Art of idol-making goes on for generations but not for Ashok Pal who is physically handicapped.
Ashok, in his late 50s, says that though nowadays women pursue this career but he would not let his only daughter suffer as he had done all his life. Pal was born with a defect in his limbs. His father had taught him how to carve the eyes of Durga intricately, how different curves should be used while making idols of different deities, how to differentiate between the idol of Durga from Saraswati and Lakshmi. Though he has hired four labourers to work for him like binding the hay, as it needs strength, he still makes the eyes, nose and lips of the idols even with his limped hands.
Now when he is old, his daughter doesn’t allow him to risk his health and work but while supervising and when his daughter is not there, Ashok tries to mould the clay, smoothen the texture on the limbs off the idol. “There is a secret joy in doing the work that is now in my blood. This is something that my forefathers used to do and I can never get away from it,” he confesses.
Ashok took charge of the work after his father died 35 years ago. “The profit margin for the artisans has come down greatly. The prices of all the materials have increased and so have the labour charges. It has become very difficult for the artisans to live on idol-making alone,” he said. Nobody wants his or her sons or daughter to be in this profession as the life is very tough, he added. Ashok earns for his family during the off-season by making small idols of Kali and Sitala.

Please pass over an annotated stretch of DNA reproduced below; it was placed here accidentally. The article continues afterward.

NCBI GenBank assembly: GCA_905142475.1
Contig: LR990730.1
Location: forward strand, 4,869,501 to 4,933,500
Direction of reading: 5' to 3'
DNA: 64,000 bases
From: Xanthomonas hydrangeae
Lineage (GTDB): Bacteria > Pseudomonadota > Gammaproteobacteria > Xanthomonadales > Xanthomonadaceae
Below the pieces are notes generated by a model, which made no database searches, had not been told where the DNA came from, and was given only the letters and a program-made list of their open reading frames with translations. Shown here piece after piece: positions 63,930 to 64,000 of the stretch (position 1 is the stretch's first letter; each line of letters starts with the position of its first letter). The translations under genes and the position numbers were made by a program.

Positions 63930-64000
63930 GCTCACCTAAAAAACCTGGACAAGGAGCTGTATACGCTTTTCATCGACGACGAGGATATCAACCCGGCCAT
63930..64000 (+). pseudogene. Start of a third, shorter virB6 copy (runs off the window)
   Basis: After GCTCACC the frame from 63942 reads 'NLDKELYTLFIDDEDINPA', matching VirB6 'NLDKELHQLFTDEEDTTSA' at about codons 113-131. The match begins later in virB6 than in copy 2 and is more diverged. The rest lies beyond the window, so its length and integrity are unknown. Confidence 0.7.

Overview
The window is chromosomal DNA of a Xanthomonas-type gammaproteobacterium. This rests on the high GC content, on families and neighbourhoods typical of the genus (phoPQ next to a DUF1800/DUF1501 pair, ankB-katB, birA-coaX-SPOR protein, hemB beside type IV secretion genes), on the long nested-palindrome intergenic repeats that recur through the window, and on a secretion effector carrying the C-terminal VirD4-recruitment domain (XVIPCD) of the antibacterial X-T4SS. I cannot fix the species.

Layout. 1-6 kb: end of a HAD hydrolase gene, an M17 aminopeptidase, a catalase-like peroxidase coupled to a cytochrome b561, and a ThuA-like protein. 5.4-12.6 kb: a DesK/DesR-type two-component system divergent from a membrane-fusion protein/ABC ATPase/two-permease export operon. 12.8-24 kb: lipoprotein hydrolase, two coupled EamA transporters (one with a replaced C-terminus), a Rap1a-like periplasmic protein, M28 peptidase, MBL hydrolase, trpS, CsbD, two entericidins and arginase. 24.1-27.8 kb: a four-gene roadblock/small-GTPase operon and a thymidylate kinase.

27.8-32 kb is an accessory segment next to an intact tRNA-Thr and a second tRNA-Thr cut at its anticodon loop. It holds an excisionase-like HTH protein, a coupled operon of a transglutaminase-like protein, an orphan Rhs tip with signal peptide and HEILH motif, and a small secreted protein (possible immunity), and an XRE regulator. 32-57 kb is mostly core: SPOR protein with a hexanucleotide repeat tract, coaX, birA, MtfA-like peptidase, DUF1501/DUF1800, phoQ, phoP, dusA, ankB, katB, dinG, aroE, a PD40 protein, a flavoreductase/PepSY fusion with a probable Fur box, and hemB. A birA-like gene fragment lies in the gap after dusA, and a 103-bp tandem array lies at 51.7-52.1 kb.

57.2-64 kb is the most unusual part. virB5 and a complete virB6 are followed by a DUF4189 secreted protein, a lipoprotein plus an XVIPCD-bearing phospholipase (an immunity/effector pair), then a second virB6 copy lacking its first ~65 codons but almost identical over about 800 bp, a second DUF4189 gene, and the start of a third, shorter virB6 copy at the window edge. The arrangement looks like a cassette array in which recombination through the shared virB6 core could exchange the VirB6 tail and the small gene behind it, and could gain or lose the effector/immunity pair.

Though everybody in the locality knows him by his appearance, with crippled hands and legs, people say that he works with such expertise that nobody can figure out that he is handicapped. Ashok has got orders to make 14 Durga idols this year.
Narugopal Pal (37), another physically handicapped artisan, had learnt the art from his elder brothers. His father used to make jewellery boxes and after he died his mother got all her sons into idol-making. “I can eat stomach-full daily as I am still single. Had I been married, my life would have been as difficult as the other artisans,” he said. Narugopal was crippled after he suffered an attack of typhoid when he was only six-months-old. His room in the temporary rehabilitation camp for the Kumartuli artisans is full with idols of various sizes. “It is difficult for me to sit and work in the workshop. So I do all my work in my room,” he said. He could not learn the art of carving eyes from his elder brothers as the typhoid had also affected his hands. So, he hires labourers to do that for him.